Fuze Card

Fuze Card review

Is the digital Fuze Card really the "one card to rule them all"?

No reviews yet. Write a review

Cards of various kinds quickly pile up in our wallets these days, making them thick and uncomfortable to carry around.

Fuze Card provides a possible solution to this problem, so we’ve looked at how it works, its pros and cons and whether it’s worth the cost.

What is Fuze Card?

Fuze Card is a programmable smart card, meaning it’s more a device than an actual card. Think of it as a bit like a smartphone or an ebook reader, but for banking.

It allows you to store up to 30 different cards in it, so that you can leave them at home and only take Fuze Card with you for your everyday shopping.

In 2017, Fuze Card raised over $2.5 million (almost £2 million) through crowdfunding – it then began selling the cards later that year.

How does Fuze Card work?

Once you’ve purchased Fuze Card and had it delivered to you, you’re ready to set it up. Together with the card, you also get a charger and a card reader.

Fuze Card’s battery is rechargeable, so you have to charge it just like with every other electronic device. The developers say that if you use it on average 4-5 times a day, the battery should last around one month.

In order to add your cards to your Fuze Card, you need to download the Fuze app on your smartphone. You then have three ways of adding a new card:

  • Card reader. The card reader provided by Fuze is a little device that connects to the headphone jack of your smartphone. You can swipe the magnetic stripe of the card through it and thus register it on the app and on Fuze Card. This is your only option for adding proper payment cards, such as debit and credit cards.
  • Barcode. When it comes to membership cards, you can also use the camera on your smartphone to capture the card’s barcode.
  • Manually. Again, this is just for membership cards – you can manually copy in the card details if you’re struggling with the magnetic stripe.

Once you’ve added all your cards to Fuze Card, the hard part is pretty much over. You can then take Fuze Card with you, pick the card you need each time thanks to the small buttons and the display on the surface of Fuze, and then use it just like any other card.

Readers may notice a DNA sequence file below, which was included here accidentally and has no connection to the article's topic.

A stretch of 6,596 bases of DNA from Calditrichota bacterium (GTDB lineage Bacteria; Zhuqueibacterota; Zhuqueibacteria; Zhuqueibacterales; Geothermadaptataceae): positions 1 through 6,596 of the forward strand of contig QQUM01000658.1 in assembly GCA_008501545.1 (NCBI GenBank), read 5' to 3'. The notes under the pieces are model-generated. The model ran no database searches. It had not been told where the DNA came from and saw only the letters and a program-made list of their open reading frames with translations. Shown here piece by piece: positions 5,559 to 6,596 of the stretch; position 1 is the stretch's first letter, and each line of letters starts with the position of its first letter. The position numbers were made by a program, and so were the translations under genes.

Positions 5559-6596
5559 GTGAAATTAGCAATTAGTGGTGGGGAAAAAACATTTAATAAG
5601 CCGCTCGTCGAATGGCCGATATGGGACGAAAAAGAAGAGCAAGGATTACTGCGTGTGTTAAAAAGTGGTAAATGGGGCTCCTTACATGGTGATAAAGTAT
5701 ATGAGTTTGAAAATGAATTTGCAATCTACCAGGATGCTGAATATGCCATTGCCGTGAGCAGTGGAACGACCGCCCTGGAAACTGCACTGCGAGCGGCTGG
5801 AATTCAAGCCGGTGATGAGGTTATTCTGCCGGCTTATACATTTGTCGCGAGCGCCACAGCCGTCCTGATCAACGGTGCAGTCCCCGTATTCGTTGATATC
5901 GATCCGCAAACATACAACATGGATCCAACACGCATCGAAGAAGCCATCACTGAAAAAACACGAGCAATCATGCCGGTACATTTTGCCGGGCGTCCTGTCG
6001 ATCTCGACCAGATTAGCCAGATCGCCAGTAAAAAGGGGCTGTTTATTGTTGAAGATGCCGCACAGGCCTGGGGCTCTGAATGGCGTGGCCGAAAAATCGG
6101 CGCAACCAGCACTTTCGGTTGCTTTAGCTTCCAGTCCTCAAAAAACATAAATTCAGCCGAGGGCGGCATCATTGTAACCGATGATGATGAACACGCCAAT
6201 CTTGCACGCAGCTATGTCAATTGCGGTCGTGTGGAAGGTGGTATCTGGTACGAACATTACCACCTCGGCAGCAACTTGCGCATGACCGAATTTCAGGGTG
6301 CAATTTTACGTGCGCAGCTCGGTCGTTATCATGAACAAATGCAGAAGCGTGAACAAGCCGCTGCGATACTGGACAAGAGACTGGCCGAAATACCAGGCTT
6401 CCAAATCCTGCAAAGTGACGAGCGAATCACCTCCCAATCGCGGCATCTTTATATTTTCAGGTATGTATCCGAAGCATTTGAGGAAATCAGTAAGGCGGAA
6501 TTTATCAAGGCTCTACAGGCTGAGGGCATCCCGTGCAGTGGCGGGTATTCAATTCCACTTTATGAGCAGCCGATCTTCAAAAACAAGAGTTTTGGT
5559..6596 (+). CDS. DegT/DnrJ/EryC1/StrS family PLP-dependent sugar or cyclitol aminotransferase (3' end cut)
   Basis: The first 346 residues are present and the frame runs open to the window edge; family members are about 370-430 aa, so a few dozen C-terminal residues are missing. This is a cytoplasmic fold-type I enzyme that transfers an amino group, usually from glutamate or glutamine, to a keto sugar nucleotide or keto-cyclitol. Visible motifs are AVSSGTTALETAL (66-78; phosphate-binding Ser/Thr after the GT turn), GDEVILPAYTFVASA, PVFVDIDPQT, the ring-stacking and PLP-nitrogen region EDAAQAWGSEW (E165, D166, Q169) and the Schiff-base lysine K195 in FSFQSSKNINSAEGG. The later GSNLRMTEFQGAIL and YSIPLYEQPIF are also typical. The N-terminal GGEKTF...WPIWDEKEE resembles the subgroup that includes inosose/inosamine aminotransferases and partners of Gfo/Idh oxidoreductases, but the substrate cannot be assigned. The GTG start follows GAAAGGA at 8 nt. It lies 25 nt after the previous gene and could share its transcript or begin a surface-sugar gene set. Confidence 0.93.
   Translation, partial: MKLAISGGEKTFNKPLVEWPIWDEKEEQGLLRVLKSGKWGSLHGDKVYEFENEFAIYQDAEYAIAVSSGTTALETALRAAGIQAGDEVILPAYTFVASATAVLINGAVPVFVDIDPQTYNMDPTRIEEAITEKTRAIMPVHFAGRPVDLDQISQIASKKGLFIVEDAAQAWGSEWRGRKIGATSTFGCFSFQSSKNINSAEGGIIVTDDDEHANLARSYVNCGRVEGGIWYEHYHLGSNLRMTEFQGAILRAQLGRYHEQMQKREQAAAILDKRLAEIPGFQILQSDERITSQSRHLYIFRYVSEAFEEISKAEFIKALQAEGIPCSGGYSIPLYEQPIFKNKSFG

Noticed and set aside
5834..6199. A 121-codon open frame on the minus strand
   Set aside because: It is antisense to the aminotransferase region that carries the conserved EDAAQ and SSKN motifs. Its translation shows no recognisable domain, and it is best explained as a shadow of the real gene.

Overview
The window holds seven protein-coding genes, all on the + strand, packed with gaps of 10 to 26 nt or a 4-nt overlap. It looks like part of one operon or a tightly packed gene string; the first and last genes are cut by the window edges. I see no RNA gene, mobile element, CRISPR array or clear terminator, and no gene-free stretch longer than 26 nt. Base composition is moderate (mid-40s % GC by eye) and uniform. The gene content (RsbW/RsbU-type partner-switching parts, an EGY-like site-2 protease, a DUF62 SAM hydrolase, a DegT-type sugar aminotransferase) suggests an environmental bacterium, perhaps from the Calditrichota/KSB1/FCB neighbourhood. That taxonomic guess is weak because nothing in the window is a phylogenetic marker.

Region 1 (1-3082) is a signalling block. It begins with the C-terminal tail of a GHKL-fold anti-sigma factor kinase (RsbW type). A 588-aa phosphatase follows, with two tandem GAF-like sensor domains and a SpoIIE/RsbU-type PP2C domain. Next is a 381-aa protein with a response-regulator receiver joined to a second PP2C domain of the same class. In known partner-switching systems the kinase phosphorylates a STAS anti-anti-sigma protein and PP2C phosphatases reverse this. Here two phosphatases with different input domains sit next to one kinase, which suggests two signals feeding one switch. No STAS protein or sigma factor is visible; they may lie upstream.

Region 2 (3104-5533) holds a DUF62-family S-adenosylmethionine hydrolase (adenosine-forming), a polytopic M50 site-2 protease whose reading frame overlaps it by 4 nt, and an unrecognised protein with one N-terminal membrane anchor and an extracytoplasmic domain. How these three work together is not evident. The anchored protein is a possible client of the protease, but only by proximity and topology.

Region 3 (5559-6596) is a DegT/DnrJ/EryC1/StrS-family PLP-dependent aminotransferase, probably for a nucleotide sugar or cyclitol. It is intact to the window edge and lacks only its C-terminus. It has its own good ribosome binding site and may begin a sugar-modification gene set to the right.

However, there is a big BUT you need to take into account. Fuze Card can’t be used to make Chip and Pin or contactless payments. So, for now, you can only buy the magnetic stripe version, which means your Fuze Card will only be accepted wherever you can swipe your payment card. If the shop you’re in only takes chip payments, you can’t use it.

Fuze Card price

As of August 2022, Fuze Card costs $129 (around £110), to which you need to add taxes and shipping to the UK, amounting to a total $180.40 (almost £155).

Yes, it does sound very expensive. In a sense it is, but again, you have to think of it more as a device than a card.

Is Fuze Card safe?

It’s difficult to answer. Fuze as a company doesn’t hold any of your funds, so theoretically your deposits are as safe as your bank keeps them.

However, as with any smart device, the danger that someone may hack it and steal your data does exist. In April 2018, Forbes reported a “leak” in Fuze’s technology – a researcher had found that a hacker with physical access to the device for a few minutes (for example, a waiter in a restaurant) could easily download the data stored on Fuze Card.

A new update to fix the issue has since been released, but given that the card is still at its early stages, it’s a good idea to keep an eye both on your transactions, to make sure that you quickly spot any unauthorised payments, and on Fuze Card’s updates, to see if any new version of the app is released.